So, the universe evolves, and we don’t understand that. The universe changes; we don’t understand that. The universe is dark, and we don’t understand that either. We haven’t really done much in the last 400 years. So, why don’t we understand these problems? We’ve got these amazing telescopes.

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What is the problem? The problem is that the answers to these questions are not buried in individual objects that we can study in great detail. Here is a typical picture from the Hubble Space Telescope, the most powerful telescope ever built. You’ve seen breathtaking images of incredibly distant stars. But the answers to these questions are not in individual objects, but they’re written on the whole sky. They have subtle imprints that you need to look at the whole sky at once to get the answers for.

To show you the contrast between the Hubble Space Telescope and the whole sky, here it is what Hubble sees, and let’s just see how much of the sky we see every time we take a picture with Hubble. There’s a nice galaxy. There are some stars. But we’re still going, we’re still going, and this is about a quarter of the sky. So, you can see Hubble is only telling you a tiny, tiny part of the story. You need to take this new approach of all-sky astronomy if you really want to see what’s going on.

So, why don’t we do that? Why don’t we just point Hubble all over the whole sky? Well, there are three problems. There are three reasons why we can’t do this all-sky astronomy just yet. The first is that our telescopes simply can’t see that much of the sky at once. So, as I said, the Hubble Space Telescope, best telescope ever built –billions of dollars; let’s ask it to take a picture of the Moon. That’s a bit embarrassing. You don’t ask something as amazing as Hubble to take a picture of the Moon. Surely that’s way beneath its capabilities.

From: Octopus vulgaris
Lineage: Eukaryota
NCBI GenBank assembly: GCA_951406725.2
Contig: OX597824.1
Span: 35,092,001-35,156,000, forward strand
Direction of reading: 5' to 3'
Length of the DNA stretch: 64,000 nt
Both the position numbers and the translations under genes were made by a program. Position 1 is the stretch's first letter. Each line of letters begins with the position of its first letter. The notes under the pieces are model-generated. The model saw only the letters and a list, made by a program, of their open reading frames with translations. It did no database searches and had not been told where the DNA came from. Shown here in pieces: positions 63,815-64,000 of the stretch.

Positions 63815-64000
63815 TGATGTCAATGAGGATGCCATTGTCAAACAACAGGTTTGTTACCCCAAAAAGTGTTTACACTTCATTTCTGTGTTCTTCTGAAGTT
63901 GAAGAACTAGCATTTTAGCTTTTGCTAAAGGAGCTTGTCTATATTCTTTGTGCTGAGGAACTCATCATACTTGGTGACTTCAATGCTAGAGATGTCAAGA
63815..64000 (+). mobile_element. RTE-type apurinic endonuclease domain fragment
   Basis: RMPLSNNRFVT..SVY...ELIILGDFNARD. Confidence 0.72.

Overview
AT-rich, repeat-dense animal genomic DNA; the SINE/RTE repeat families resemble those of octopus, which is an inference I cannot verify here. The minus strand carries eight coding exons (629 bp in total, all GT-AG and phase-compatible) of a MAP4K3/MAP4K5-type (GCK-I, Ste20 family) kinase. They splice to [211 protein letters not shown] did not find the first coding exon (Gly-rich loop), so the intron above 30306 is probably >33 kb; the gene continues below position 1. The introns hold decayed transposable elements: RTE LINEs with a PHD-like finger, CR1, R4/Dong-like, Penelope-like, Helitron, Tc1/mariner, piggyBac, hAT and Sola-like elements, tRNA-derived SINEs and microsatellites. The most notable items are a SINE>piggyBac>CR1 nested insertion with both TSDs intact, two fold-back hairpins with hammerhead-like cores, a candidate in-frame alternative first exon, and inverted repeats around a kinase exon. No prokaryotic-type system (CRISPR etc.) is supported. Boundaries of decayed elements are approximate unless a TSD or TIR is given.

Well, it turns out Hubble can’t take a picture of the Moon, because it has too small field of view. In fact, they tried to make a picture of the Moon. It took them many, many days; and this is how much of the Moon they were able to cover. Because Hubble has a tiny field of view, and we know Hubble’s great. So, that’s what Hubble saw. A beautiful picture of a tiny part of the Moon. But you can see that if you want to take image of the whole moon, let alone the whole sky, you would need to build an entirely different type of camera than ones we’re used to building. So, that’s problem number one.

So, OK, let’s suppose you’ve built some amazing camera that can do a lot better than Hubble, and it can see the whole moon. So, if you’ve done that, you’ve got a new problem. And that’s that you are going to be generating a lot of data. So data isn’t such a big deal anymore. We’re pretty blasé about data. I’m sure many of you have iPods. And a 160-gig iPod, the biggest one you can get right now, well, 160 gigs is an insane amount of data – thousands and thousands and thousands of songs. Not many people have a music collection big enough to fill up an iPod.

But let’s consider if you’ve built one of these cameras that can look at the whole sky, how much data you would generate. Well, let’s consider how much data you would generate in the first second. OK, well, you’d certainly fill up one iPod in the first second. You would easily fill up 10 iPods. Well, it turns out that in the first second you would fill up 500 160GB iPods. That’s after one second. Imagine how much data you would accrue if you used this telescope to look at the sky all night or maybe all year.